USI President Claire Austick discusses the impact on students of recently announced Covid-19 restrictions on the reopening of hospitality on The Tonight Show

Austick also discussed the expected reopening of higher education in September and vaccination rates of young people

Last night, President of the Union of Students’ of Ireland (USI) Claire Austick discussed the effects of recently announced Covid-19 restrictions on students.

Appearing on Virgin Media’s ‘The Tonight Show’, Austick was interviewed by Matt Cooper on the effect of newly announced restrictions on the reopening of hospitality on students working in the sector.

She also discussed the expected reopening of higher education institutions in September, and the rate at which young people are being vaccinated in Ireland.

Austick was asked about the frustration and disappointment that students have expressed following the announcement by Government yesterday that the reopening of indoor hospitality, expected on July 5, will be delayed until at least July 19.

With many students working as hospitality staff not yet having been offered a vaccine, Austick said that USI want to see “[fair] and equal approach to ensure that students are included in the conversation” and “have access to a safe working environment”.

“We cannot be in a situation where young people and students cannot avail of indoor dining but they’re expected to work”, she continued. 

Austick agreed with Cooper’s suggestion that students should receive “accelerated vaccinations”, especially those working in the hospitality industry.

As of June 27, only 12% of young people in Ireland aged between 18 to 24 years old are fully vaccinated, a percentage that is significantly lower than other European Union (EU) countries such as Hungary and Malta, where over 50% of this age bracket are fully vaccinated.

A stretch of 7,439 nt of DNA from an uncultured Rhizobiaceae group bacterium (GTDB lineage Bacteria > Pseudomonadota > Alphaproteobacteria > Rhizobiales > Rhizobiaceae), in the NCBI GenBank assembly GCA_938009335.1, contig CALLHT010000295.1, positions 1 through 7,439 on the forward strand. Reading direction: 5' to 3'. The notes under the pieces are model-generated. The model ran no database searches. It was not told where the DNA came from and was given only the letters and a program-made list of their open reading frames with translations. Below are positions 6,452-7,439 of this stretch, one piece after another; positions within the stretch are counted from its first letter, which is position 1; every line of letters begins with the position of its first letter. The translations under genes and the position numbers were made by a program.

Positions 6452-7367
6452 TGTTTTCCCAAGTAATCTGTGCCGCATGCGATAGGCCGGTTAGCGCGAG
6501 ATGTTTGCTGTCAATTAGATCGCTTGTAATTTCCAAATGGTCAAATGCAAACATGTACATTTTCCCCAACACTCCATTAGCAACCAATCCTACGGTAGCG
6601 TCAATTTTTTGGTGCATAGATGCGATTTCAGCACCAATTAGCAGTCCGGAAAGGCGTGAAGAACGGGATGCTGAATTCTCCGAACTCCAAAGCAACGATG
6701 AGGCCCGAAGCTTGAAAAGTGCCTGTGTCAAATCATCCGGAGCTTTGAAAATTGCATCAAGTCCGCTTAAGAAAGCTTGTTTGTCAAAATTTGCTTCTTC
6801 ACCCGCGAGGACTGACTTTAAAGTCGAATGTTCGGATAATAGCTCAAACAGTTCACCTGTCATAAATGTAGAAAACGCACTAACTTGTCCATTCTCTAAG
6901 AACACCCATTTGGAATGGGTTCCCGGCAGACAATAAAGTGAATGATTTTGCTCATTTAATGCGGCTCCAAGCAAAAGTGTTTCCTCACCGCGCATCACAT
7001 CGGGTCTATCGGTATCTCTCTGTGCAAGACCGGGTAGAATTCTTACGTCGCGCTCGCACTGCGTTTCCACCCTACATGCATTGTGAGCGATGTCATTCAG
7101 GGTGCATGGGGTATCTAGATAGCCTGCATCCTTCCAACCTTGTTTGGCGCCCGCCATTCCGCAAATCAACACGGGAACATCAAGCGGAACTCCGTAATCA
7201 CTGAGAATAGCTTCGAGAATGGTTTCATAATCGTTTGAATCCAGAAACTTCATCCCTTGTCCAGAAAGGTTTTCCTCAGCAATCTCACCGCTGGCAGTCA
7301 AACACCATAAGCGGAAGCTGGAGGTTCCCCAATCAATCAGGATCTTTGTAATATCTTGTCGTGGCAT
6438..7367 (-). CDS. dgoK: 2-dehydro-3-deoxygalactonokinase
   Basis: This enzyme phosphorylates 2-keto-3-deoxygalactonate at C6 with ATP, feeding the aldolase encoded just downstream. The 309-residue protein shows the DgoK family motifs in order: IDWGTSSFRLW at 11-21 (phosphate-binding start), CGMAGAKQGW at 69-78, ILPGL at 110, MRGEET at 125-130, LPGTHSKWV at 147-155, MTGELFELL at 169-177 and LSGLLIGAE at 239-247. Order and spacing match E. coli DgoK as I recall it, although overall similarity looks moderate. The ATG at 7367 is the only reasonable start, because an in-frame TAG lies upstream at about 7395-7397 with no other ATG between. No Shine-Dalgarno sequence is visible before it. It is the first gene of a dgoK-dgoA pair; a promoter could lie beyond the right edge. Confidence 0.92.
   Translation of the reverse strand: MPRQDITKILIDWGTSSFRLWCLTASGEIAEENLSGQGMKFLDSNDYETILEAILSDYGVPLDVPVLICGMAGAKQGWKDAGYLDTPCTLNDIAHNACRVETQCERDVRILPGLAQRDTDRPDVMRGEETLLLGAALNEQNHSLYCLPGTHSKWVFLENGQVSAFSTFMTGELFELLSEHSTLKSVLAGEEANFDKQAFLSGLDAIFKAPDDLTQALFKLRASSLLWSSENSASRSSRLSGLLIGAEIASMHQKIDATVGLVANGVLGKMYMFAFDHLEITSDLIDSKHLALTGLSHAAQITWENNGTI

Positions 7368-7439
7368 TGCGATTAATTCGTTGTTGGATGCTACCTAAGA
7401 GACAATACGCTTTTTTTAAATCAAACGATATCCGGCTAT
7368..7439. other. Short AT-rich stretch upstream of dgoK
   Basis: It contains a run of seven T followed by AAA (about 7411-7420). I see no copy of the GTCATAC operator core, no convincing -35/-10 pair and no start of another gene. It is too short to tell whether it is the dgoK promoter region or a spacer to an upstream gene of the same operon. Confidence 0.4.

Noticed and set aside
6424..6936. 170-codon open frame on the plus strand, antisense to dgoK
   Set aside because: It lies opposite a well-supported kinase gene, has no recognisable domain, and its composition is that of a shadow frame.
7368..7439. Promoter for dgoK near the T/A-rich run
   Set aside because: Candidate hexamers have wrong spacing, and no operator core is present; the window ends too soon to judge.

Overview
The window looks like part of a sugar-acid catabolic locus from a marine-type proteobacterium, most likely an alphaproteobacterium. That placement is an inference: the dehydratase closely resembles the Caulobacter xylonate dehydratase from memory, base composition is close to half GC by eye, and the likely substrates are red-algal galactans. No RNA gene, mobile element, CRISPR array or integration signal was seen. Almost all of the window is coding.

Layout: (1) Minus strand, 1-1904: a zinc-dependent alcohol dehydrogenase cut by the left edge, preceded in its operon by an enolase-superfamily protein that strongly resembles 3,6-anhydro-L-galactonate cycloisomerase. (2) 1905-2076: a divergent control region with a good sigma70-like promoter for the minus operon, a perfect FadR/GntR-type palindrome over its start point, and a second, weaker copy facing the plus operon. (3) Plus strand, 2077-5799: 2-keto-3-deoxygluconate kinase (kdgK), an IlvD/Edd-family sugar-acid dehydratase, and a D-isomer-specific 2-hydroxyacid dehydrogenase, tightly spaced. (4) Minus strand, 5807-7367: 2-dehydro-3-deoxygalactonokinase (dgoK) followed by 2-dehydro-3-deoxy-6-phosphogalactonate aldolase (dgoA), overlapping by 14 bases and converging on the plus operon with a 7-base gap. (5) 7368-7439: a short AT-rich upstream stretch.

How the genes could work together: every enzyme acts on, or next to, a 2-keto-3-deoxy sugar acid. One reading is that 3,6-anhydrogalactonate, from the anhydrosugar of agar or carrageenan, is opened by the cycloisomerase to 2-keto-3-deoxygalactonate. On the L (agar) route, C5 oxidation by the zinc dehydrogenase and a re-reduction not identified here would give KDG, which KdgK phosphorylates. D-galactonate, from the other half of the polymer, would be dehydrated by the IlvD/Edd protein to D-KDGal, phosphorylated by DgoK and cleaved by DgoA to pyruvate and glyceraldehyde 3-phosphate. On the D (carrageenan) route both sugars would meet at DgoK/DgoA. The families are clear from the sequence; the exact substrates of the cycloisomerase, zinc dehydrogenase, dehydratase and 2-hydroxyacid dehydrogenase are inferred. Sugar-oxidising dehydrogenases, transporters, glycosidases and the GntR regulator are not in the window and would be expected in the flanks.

19 of the 27 EU member states have at least 20% of 18-24 year olds partially vaccinated. Meanwhile, in Ireland only 17% of 18-24 year olds have received at least one vaccination.

Cooper asked Austick about the “threat” to the reopening of higher education institutions in September. Yesterday, Chief Medical Officer Tony Holohan has stated that he fears the reopening of schooling and higher education will accelerate the rising cases caused by the Delta variant.


Austick said that getting students back on-campus should be “a priority” for government and higher education institutions. She highlighted the framework on A safe return to on-site further and higher education and research”, recently announced by Minister for Further and Higher Education, Innovation and Research Simon Harris as “crucially important”.

“Students want to be back on campus, but they want to be back on campus in a safe manner, to have that holistic student experience by engaging in clubs and societies, volunteering opportunities, and being able to have conversations with their friends in the canteen” she said.

Following the announcement that the AstraZeneca and Johnson & Johnson vaccines will become available for people under 40 years old, Cooper asked Austick if the USI anticipates “reluctance or enthusiasm” from young people when vaccine registration opens. Austick believes that students “would be happy to receive a vaccine once the opportunity presents itself”.

“Students want to be vaccinated, they want to be on-campus and be able to participate and engage with people in a meaningful way again”, Austick concluded. 

Bella Salerno

Bella Salerno is currently a Deputy News Editor of Trinity News. She is a Senior Fresh Middle Eastern, Jewish and Islamic Civilisations and French student.